We had 51 briefings scheduled with vendors during RSA, and I would have made it too had not a family emergency kept me out of the show on Wednesday. Among the 37 that I did make were seven with anti data leakage vendors, not including the meeting with McAfee, which bought Onigma last year.
Of the non-McAfee vendors, the most common statement I heard last week:
We are the only solution to block all content, regardless of port or protocol
Now, that’s a howl, since all these network-based guys are completely blind to anything tunneled or, as Dave Aitel pointed out, a password-protected Zip file. But each of them said it. That’s a perfect example of the kind of statement which led The 451 Group to ban, from its earliest days, use of the word, “Only” (when describing a product feature), as well as the word, “Solution” (unless we’re talking about a math problem or dissolved stuff in liquids).
For what it’s worth, I’ve actually started to come around to the point of view that the only way to approach ADL is to do it with a hybrid agent- and network-based approach – agents on the machines that live and work in your network, and network based for guests, contractors and anyone else temporary who refuses an agent (or uses an OS for which no agent is available, like, heloooooooo, Linux and in many cases Mac), as a second if imperfect line of defense that at least squawks at you when someone sets up a tunnel. But I digress (and write run-on sentences) a whole lot.
The RSA show this year had a kind of energy that I haven’t seen in a while; certainly last year’s conference was like a morgue compared to this one. Thank goodness they’re not holding any more in San Jose, at least for the time being. Lots and lots of other bloggers have made their comments about the show and its booth babes, so there’s not awhole lot left to say. I thought it was funny that Alan Shimel at StillSecure thought it prudent to take on booth babes while slapping a photo of himself in a booth-babe sandwich in his post.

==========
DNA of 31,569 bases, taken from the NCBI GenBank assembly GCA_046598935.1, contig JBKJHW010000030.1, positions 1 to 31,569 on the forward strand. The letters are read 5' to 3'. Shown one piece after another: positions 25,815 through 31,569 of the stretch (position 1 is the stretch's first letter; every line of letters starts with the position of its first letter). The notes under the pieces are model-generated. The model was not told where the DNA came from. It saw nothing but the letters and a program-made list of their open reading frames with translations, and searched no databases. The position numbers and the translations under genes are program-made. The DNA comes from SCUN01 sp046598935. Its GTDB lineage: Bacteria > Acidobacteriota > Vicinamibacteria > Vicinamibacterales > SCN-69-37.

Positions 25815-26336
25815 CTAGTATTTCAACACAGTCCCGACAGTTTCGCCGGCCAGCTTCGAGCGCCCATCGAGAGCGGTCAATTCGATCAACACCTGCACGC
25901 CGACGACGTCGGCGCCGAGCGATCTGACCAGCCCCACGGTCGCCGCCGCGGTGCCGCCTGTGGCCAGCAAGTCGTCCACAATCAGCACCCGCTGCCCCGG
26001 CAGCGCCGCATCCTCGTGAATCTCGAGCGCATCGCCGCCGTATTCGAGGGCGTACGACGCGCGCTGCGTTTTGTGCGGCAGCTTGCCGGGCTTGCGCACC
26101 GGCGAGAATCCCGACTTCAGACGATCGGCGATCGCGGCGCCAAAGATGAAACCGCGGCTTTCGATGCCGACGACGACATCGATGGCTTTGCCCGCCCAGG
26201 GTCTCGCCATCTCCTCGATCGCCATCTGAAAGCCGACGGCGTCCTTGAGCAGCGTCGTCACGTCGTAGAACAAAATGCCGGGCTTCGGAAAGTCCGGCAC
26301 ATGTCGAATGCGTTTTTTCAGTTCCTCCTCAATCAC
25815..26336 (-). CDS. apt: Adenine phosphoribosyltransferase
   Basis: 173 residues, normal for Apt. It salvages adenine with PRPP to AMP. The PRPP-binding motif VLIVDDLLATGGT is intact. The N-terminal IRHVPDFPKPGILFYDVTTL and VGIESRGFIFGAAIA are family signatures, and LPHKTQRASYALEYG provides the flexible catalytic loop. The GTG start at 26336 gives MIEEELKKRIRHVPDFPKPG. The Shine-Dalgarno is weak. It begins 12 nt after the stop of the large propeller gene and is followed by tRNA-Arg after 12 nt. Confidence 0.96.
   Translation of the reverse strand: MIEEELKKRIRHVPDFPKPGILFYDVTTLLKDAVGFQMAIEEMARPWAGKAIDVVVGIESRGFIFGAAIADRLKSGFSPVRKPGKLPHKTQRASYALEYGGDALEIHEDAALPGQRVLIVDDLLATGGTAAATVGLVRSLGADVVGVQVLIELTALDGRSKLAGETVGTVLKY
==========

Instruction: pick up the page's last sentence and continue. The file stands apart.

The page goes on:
It’s an interesting issue, and I considered it my duty as someone in the business of talking about spin to walk by each booth where booth-babes had been deployed to carefully consider the arguments pro and con. Very carefully. Methodically even.
Certainly the most aggressive use of booth-babes was at the booth of Chosen Security – itself a terrible name, by the way – which employed strippers bursting out of their tightly-fitted cop uniforms, scooting around the Moscone center on Segways. Now, I personally have a thing for women with weapons (and having been in the studio at Noise New York for part of the recording of Girls With Guns by Bongos Bass And Bob, I can say that I’m certainly not alone.) But there were just dumb things, too – The Riddler. Rockem Sockem boxing. Morons running around in (again) cop uniforms to arrest people…As I said, this year’s RSA was a real hoot.
I threw on my tux and sloppily tie my bow-tie at the SC Magazine Awards ceremony. That was actually a hoot; I had been invited by Mark Zawacki at the Milestone Group, and spent the night chatting with folks from several interesting vendors, congratulating Tony Fascenda from KoolSpan and wondering in what universe could Watchfire win ‘Best Compliance Product’. And like seven other awards. The fix was in, if you ask me, but nowhere in the creamy-papered propaganda that was handed out to all of us was any description of the criteria on which the awards were given, so maybe it’s not a fix at all, it’s just the way the awards are handed out.